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Blog Post #7: Historical Accuracy in Animated Films

April 24, 2012

Animated films and television shows are known for providing entertainment; but when it comes to providing historical accuracy, that is not the case. We have seen through films such as Pocahontas that historical accuracy is not the main concern of the animators. When it comes to displaying historical events in animated films/television shows, the historical accuracy is put on hold in place of making the film/show more exciting and entertaining. 

Pocahontas is a great example of how historical accuracy is put on hold in place of making the film more exciting and entertaining. The story is focused on the real-life relationship between the Native Americans and the First Colonists to the New Land. Pocahontas was in fact real and she was the translator between her tribe and the Colonists. The film does portray that part as true, but the whole backside of a romance between her and John Smith is in fact false. She actually married John Rolfe, a tobacco planter. She was also forced to learn English because she was in fact captured as a young child and held for ransom by the Colonists, unlike the film that Disney portrays. She ended up converting to Christianity and remaining with the Colonists after she was allowed to return to her tribe.

Even though Pocahontas, the movie, was not historically accurate, the spirit of the story still remains and it gives the audience a small glimpse as to life when American was just beginning. We would like to think that the Native Americans and Colonists got along, but in fact that was quite the opposite. If Disney had told the true story of Pocahontas, this film would not be suitable for younger audiences and it is clear that this film was meant to be a source of entertainment for them and also to give them a small background into history.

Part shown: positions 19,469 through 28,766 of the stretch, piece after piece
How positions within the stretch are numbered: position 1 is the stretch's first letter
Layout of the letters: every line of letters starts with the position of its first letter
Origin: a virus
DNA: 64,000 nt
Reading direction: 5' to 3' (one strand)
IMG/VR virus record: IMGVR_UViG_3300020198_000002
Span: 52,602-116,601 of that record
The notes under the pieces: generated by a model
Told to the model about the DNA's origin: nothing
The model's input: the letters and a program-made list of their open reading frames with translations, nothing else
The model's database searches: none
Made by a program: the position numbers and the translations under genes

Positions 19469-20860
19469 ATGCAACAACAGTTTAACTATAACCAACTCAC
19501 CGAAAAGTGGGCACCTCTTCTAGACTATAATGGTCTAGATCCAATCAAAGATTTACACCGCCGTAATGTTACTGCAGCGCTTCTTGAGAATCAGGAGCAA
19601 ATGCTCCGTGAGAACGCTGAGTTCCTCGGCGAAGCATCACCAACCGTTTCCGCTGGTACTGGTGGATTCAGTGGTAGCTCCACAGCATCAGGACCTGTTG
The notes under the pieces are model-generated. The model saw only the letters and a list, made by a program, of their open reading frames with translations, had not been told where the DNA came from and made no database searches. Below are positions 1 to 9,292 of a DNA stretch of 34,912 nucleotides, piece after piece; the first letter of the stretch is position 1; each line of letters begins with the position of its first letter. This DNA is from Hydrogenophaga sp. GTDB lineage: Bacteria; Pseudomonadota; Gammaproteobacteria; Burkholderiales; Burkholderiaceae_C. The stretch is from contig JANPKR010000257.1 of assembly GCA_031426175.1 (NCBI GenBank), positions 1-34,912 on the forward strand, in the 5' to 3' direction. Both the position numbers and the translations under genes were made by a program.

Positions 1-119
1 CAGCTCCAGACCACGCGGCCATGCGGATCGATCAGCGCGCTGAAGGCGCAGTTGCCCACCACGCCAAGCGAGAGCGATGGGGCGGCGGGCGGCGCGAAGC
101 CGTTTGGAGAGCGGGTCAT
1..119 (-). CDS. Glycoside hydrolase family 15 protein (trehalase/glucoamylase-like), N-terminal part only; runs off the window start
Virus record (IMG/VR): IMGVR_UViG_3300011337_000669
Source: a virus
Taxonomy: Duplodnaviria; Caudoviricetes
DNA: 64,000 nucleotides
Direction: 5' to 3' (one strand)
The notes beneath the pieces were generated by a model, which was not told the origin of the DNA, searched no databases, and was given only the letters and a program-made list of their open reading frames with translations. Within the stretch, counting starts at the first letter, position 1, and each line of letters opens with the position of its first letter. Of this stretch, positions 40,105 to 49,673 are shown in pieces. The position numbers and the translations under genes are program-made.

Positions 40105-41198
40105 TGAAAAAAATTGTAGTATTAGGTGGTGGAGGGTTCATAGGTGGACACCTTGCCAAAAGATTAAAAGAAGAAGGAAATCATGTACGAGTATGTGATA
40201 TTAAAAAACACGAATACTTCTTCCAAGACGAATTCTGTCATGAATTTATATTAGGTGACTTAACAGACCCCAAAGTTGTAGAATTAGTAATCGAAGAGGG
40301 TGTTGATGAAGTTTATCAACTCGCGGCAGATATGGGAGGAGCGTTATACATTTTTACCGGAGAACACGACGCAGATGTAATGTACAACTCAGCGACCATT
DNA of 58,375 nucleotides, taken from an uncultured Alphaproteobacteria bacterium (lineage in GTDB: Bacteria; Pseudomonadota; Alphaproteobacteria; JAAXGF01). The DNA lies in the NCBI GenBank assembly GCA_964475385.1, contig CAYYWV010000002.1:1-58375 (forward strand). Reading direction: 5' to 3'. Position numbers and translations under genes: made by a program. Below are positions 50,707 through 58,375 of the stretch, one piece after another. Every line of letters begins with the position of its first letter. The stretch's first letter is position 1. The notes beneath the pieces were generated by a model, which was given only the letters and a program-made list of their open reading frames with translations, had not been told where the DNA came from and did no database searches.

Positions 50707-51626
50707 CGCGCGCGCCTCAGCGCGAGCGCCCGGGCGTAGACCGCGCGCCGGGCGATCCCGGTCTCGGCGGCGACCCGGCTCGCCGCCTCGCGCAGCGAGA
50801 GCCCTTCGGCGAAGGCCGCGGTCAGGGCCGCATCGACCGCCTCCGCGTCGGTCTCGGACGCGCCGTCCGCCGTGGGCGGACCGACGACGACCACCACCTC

While displaying historical accuracy in films comes second to entertainment; that does not mean the movie will come out horrible. Pocahontas has become a classic film to many and is well cherished. However, there are those upset with the image that Disney created, but in the entertainment business you cannot please everyone.


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  1. I have always felt, particularly when it comes to Disney movies, that historical accuracy is allowed to take a back seat to entertainment and the storytelling aspects. This is not because I’m not a history buff or anything like that, but because I’m of the belief that people going to see a Disney movie understand that this isn’t the real story because come on, there were not talking trees in America, I don’t care how far back you look. If anything, people who want to know more about the time period and the true story can use these Disney films as an introduction a topic or a time period that may not have interested the before, so instead of giving the audience an accurate historical interpretation, they can instead give the audience a historical introduction.

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